Defamation: Libel & Slander
Defamation refers to a false statement of fact that is published to a third person that causes harm to another person or entity’s reputation. It is a civil claim, also known as a tort.
Defamation is broken down into two core types: libel and slander. Libel refers to written defamation, while slander refers to spoken defamation. Both libel and slander can be relevant in cyberbullying claims due to the nature of malicious, false, and abusive language often used by the perpetrator.
There are four elements to a Michigan defamation law claim that the plaintiff must prove:
- A false assertion of fact about the plaintiff,
- An unprivileged communication to a third-party,
- Fault amounting to at least negligence by the defendant, and
- The statement either is so shocking as to amount to defamation per se, or the publication of the statement caused special harm.
Invasion of Privacy Torts
There are typically four recognized forms of invasion of privacy claims:
- Publication of private facts,
- False light,
- Misappropriation, and
- Intrusion upon seclusion. See Restatement (Second) of Torts § 652A.
All four of these claims involve the public disclosure of a private fact that would be offensive to a reasonable person. Additionally, the statement must be of no legitimate concern to the public. This is sometimes called the “newsworthiness” exception.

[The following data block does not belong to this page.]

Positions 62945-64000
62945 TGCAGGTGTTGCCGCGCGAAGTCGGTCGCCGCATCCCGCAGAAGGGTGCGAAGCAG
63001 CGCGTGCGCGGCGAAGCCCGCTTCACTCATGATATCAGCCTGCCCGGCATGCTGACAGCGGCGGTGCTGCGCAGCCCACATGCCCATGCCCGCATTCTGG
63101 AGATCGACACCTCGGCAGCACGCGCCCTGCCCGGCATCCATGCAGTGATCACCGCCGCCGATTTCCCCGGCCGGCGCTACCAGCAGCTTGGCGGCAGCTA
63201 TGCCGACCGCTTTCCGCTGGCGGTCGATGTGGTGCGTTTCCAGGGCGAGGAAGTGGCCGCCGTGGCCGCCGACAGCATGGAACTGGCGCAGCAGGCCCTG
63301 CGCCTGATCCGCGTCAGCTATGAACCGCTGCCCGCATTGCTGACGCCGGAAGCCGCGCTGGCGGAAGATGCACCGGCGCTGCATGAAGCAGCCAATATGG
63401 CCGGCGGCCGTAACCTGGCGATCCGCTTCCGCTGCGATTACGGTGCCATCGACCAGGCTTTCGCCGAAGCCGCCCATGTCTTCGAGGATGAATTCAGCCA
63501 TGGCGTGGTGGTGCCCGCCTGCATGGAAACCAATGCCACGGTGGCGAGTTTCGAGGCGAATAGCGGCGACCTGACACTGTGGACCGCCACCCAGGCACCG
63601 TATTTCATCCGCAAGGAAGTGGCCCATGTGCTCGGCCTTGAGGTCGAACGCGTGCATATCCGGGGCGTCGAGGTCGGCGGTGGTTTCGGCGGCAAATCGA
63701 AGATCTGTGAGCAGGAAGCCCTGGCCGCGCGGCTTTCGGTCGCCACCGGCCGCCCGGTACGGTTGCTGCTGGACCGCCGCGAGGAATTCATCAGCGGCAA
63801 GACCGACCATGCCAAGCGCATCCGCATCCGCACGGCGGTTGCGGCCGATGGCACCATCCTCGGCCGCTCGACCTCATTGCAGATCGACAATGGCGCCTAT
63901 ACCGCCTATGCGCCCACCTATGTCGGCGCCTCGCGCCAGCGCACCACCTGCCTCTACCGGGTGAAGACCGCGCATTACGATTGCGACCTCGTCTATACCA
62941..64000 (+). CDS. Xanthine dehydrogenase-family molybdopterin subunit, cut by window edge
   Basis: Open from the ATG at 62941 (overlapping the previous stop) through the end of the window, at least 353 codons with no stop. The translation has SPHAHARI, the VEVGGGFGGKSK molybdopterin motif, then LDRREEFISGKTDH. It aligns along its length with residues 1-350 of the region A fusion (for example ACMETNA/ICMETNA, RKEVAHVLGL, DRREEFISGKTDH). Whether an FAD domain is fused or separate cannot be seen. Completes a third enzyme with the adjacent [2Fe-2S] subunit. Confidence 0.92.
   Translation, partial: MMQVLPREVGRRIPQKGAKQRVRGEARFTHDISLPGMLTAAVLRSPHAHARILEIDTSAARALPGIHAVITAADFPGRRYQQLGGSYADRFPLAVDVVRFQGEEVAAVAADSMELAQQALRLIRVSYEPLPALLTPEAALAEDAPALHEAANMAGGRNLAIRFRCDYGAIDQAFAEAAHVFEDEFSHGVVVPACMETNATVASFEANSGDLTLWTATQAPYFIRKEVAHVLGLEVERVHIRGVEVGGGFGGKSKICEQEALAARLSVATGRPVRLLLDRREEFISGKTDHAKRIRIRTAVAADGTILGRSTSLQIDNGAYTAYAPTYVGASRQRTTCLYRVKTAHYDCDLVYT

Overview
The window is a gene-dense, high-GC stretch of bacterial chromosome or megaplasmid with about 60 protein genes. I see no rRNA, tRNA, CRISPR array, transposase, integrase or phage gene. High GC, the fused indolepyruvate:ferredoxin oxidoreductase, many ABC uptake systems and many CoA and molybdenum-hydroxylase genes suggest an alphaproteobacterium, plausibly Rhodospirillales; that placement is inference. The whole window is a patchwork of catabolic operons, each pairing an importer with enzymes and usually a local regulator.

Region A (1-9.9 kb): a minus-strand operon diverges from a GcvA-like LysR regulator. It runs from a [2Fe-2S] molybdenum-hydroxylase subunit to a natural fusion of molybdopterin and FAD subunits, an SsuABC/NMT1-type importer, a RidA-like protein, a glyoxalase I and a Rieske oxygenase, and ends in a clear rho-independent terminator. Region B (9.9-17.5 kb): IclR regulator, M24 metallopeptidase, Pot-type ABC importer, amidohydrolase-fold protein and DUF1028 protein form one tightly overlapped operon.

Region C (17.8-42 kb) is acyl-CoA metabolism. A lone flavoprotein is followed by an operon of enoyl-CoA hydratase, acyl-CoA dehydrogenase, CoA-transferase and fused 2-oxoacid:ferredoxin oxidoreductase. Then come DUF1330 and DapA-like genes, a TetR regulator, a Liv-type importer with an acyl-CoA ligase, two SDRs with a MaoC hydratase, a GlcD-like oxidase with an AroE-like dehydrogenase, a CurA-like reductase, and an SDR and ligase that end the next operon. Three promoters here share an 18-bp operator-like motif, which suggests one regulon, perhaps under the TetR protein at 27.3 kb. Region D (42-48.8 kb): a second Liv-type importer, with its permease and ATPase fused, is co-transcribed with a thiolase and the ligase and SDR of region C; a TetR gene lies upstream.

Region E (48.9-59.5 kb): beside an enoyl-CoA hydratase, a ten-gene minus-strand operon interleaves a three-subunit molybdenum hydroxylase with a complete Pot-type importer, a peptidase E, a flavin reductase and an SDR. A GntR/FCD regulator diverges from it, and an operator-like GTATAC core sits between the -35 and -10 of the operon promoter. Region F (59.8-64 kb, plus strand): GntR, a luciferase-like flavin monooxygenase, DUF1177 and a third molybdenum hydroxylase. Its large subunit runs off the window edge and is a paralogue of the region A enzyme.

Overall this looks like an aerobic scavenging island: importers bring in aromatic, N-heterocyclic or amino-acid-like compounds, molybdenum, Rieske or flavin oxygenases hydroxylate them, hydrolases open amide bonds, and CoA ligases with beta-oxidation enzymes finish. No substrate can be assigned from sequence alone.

Depending on the circumstances of an online harassment matter, privacy torts can be an effective means of asserting a civil cause of action against an internet harasser. For example, the tort of publication of private facts has been used successfully in relation to revenge porn cases.
Intentional Infliction of Emotional Distress
Online harassment victims may also seek to assert intentional infliction of emotional distress (IIED) claims in certain cases.
To prove IIED under Michigan law, a plaintiff must show that the defendant:
- Engaged in extreme and outrageous conduct,
- With intent or recklessness,
- That caused the plaintiff;
- To suffer severe emotional distress.
IIED claims are not often successful. This is common for two reasons. First, courts require that the conduct be truly extreme and outrageous to meet the standard. Courts generally require that the aggressive behavior shock the conscience. What will meet that standard, however, is vague and fact-specific, so it can be difficult to prove.